The report points to a lack of cybersecurity leadership at the federal level, something the report says “regressed” under the Trump administration. When then-President Donald Trump cut the White House cybersecurity coordinator position, it was unclear who in the executive branch was responsible for enforcing the White House's National Cyber Strategy and holding federal agency's accountable, the report found. 

The position was brought back as part of the most recent defense spending bill but Biden has not yet named a nominee to the post.

At a Senate Homeland Security and Governmental Affairs Committee hearing on the report, ranking member Sen. Rob Portman (R-Ohio) agreed with the GAO's assessment that a lack of a central U.S. cybersecurity coordinating authority is a problem.

I happen to agree with you on that and I'm hopeful that we can have legislation to address it, particularly using the Department of Homeland Security more effectively to organize around [Cybersecurity and Infrastructure Security Agency]," Portman said.

The Ohio Republican said he looked forward to working with the Biden administration to ensure the cyber coordinator position is filled. 

Nick Marinos, director of GAO’s Information Technology and Cybersecurity team, told the Senate that GAO will introduce new recommendations next week specifically targeted at improving the Cybersecurity and Infrastructure Security Agency.

The GAO agency named cybersecurity as one of the report's five areas where government's response has worsened since 2018.

Of the 3,300 cybersecurity recommendations the GAO has made since 2010, 750 have yet to be fully implemented. Some of the recommendations have been on the list for over 20 years and cybersecurity has been on the high-risk list since 1997. 

“The federal government is still not operating, in my opinion, at a pace commensurate with the evolving serious threats that are presented in this area,” Dodaro said.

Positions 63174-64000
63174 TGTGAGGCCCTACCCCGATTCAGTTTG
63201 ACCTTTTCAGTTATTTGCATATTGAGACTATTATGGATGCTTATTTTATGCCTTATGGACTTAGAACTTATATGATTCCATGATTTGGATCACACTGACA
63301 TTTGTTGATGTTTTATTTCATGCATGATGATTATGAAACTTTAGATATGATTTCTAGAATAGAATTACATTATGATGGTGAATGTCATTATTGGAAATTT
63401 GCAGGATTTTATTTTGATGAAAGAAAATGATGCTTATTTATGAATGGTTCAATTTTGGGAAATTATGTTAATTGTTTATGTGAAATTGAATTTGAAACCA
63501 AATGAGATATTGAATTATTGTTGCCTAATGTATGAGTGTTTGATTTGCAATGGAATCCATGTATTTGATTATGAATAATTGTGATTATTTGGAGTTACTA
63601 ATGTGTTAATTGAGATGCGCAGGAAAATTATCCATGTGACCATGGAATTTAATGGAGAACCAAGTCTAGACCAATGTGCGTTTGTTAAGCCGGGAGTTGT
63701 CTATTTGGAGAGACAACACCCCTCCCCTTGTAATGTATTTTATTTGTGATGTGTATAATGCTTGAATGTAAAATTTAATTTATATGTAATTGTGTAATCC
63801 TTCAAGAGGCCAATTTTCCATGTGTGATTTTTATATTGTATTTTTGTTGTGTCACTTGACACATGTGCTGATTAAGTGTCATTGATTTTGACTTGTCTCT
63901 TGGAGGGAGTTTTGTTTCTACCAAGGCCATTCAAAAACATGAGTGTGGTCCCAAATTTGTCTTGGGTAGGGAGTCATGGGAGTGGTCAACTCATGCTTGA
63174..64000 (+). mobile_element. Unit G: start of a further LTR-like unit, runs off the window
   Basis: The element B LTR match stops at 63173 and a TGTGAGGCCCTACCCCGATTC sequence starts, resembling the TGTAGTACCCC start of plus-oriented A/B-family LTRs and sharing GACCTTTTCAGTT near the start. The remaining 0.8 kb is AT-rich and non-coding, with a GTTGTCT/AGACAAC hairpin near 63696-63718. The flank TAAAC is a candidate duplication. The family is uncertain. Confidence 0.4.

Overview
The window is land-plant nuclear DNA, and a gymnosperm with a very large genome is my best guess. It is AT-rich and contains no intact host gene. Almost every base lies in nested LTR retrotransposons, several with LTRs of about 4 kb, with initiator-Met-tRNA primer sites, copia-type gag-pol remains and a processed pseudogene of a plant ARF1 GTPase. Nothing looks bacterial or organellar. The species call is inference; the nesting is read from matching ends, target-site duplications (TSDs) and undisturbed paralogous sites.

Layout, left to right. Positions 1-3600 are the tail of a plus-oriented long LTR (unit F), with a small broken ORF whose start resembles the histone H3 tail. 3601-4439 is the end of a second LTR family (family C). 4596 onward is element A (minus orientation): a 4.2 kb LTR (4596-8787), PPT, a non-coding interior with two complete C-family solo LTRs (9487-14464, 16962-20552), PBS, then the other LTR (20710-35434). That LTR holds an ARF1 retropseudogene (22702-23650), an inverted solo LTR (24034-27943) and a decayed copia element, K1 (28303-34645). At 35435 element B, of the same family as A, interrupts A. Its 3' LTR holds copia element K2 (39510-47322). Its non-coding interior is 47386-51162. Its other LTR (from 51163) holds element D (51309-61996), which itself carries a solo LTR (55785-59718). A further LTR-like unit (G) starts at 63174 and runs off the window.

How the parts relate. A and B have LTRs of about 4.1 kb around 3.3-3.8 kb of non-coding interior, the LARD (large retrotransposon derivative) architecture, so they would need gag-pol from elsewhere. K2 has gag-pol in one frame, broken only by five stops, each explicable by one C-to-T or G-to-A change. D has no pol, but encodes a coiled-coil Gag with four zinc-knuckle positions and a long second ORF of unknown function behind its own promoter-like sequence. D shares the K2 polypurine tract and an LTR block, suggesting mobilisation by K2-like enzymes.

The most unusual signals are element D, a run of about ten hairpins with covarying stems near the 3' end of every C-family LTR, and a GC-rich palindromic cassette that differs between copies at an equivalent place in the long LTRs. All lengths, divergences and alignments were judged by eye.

The keys

The FBI director renewed his call for tech companies to give authorities access to encrypted messages.

Christopher A. Wray underplayed the idea the FBI wants back doors into encrypted apps, saying it instead wants “legal access” to encrypted communications. At the same time, Wray noted that extremists are using encrypted apps to evade detection and warned “we will all rue the day” when law enforcement agencies are no longer able to access to digital evidence.

But critics say the FBI position doesn’t square with reality because such access would defeat the purpose of encryption. “The FBI's demand for the power to spy on end-to-end communications undermines [end-to-end] encryption and makes everyone less safe,” Electronic Frontier Foundation Cybersecurity Director Eva Galperin tweeted. “I don't care what you call it.”

Chinese hackers targeted American disease researchers.

They leased American servers to launch the attacks, Microsoft researchers said, which targeted researchers of infectious diseases, law firms, universities, defense contractors and nongovernmental organizations.